COVID-19 Keeps Canada-U.S. Border Closed As Second Wave Hits

Canada is likely to keep its border with the U.S closed to all but essential travels until the coronavirus pandemic abates, which could happen in several months to come.

“The situation surrounding the COVID-19 pandemic continues to rapidly unfolods and we have declared that our response will adapt in lock step,” a spokesman for Canada’s public safety minister said Tuesday.

“Going forward, we will continue to assess the best public health information available to us to ensure decision on when and how to reopen our border.”

While the Canada-U.S. border remains closed to all but essential travels, immigration to Canada from its neighbor to the south – its biggest trading partner – is currently taking a heavy hit.

Last year, 10,780 Americans opted to make Canada their permanent residence, with roughly fifty percent, 5,095 coming in the first half of 2019.

In the first six months of this year, that rate of new arrivals from the U.S dropped by twenty-four (24) percent, to 3,870.

During the peak of the lockdowns of the first wave of the pandemic in Canada, in April and May, in particular, only 695 Americans became new permanent residents, about a third of the number for the comparable months last year.

Now, it appears the Canada-U.S. border may remain closed for much longer than originally expected.

Last week, Blair reportedly suggested the Canada-U.S. border could stay close to all but essential travel for several more months. It is currently closed until October 21.

The border is closed for non-essential travels. Immigration, Refugees, and Citizenship Canada (IRCC) have offered guidance and instructions on what constitutes essential and non-essential travel.

Reasons considered ‘non-essential’ include:

  • To visit a family member for a vacation.
  • For the birth of a grandchild, niece, nephew, cousin, etc. (For the parent of a child, this may be viewed as non-discretionary travel; but, it will still require some assessment.)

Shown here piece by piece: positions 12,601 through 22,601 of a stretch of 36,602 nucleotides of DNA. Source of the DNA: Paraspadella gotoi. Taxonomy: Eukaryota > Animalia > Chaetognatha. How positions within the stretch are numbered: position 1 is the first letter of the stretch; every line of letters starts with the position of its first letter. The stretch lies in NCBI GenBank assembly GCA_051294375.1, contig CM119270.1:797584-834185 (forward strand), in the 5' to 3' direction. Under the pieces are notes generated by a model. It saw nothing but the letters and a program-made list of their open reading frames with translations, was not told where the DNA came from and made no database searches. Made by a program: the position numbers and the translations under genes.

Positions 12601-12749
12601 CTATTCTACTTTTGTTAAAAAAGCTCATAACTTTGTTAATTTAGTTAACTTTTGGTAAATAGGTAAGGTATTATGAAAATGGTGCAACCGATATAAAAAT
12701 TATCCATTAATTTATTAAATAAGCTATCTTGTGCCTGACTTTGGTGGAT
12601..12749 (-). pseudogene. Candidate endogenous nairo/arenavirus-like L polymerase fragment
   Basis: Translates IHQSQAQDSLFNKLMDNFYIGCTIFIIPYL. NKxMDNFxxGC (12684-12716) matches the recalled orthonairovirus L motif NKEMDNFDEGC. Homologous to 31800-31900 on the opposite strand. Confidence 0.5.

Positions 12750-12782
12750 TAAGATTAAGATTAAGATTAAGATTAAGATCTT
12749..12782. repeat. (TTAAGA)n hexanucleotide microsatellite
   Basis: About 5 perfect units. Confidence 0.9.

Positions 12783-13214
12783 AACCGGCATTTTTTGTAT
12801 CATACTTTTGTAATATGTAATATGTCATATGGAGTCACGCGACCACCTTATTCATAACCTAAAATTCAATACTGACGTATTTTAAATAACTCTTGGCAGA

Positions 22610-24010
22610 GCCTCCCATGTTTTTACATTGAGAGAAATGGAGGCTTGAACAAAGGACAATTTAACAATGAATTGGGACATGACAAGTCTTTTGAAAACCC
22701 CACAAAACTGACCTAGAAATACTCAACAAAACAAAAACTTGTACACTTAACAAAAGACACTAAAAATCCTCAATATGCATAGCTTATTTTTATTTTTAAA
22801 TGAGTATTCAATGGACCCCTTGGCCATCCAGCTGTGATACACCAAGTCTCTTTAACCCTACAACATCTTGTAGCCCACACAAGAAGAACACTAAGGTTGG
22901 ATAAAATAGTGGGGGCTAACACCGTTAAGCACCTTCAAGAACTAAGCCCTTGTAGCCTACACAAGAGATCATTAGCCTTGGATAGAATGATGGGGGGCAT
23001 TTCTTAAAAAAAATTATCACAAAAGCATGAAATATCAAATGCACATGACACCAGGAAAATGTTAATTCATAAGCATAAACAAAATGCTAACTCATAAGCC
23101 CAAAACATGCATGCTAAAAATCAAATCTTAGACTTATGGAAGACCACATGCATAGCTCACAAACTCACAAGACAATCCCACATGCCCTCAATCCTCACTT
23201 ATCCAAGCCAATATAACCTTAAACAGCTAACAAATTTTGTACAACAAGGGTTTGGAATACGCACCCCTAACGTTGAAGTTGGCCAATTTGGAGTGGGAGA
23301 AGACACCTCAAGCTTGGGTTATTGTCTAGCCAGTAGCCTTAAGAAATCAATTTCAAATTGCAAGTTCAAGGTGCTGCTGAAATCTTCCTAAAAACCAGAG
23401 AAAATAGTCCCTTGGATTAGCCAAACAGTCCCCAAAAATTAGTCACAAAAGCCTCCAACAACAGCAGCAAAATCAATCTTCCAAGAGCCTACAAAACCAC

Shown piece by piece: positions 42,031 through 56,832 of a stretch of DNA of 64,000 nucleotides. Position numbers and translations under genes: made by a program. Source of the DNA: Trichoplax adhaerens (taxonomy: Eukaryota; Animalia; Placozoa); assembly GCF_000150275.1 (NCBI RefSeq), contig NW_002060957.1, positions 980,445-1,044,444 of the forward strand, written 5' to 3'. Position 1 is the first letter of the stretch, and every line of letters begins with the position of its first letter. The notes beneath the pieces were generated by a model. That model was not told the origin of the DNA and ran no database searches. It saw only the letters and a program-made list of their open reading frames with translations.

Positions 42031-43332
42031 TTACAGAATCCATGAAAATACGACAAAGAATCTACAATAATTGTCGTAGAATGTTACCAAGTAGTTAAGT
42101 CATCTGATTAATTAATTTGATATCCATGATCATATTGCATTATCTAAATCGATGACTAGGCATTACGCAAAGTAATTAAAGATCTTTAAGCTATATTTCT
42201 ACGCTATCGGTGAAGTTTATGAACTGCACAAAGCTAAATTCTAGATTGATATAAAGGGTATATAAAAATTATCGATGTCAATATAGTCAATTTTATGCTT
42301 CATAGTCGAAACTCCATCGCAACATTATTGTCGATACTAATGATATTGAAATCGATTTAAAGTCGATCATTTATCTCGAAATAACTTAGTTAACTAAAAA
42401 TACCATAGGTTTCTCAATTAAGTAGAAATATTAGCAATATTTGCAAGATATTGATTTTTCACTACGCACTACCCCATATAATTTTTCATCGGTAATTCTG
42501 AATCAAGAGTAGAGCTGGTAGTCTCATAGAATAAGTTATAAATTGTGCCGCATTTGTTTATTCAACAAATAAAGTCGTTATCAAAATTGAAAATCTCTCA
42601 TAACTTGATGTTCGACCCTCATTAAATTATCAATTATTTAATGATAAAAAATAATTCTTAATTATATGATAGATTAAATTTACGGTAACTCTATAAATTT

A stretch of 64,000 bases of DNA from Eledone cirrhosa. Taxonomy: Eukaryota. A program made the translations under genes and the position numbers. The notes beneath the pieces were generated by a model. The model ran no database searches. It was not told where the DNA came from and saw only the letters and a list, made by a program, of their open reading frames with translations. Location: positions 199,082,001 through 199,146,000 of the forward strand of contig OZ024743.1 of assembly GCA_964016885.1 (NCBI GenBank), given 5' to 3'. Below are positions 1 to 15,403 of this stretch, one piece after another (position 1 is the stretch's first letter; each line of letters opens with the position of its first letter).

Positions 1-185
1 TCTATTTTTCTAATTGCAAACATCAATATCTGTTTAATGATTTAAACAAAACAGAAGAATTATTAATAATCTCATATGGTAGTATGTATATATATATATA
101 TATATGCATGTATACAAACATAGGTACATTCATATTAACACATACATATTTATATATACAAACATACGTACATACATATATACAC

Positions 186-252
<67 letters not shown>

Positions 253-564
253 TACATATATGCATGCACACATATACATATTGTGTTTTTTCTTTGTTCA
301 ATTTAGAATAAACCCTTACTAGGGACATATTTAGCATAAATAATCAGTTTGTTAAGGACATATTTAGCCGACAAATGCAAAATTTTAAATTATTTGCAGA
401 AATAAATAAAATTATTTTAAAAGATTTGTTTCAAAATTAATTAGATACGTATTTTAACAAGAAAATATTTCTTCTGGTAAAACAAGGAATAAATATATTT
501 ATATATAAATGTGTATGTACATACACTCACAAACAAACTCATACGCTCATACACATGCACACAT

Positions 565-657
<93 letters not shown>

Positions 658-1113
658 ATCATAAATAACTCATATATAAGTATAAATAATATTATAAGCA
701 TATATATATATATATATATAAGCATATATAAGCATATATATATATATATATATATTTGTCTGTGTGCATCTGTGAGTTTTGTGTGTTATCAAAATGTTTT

• To spend time at a secondary residence (vacation home, fishing lodge, or hunting, etc.). This includes entry for maintenance purposes.
  • To attend the funeral of a loved one (This purpose of travel would be unlikely due to quarantine limits to the number of attendees at funerals under provincial restriction.)

What is considered ‘essential’ include travel for:

  • Economic services and supply chain.
  • Critical infrastructure support.
  • Health, safety, and security.
  • Supporting local communities.
  • Transiting through Canada for non-discretionary or non-optional purposes.
  • Studying in Canada if already granted a study permit on or before March 18.
  • Tending to family matters for non-discretionary or non-optional purposes (such as bringing supplies to the aged or tending to sick family members) when there is no one else available to assist in Canada.
  • Any other activities that are considered non-discretionary or non-optional by the Government of Canada or based on an officer’s assessment.

14-Day Self-Quarantine Plan

Regardless of the reason for travel or exemption, any traveler with coronavirus symptoms will be denied entry into Canada.

Furthermore, anyone entering Canada from the United States or any other country will be required to self-quarantine for a period of fourteen (14) days upon entry.

Travelers are also required to present a viable quarantine plan, with details of where they will stay, how they will acquire or purchase groceries and medications, and whether they will be staying with vulnerable or aged people.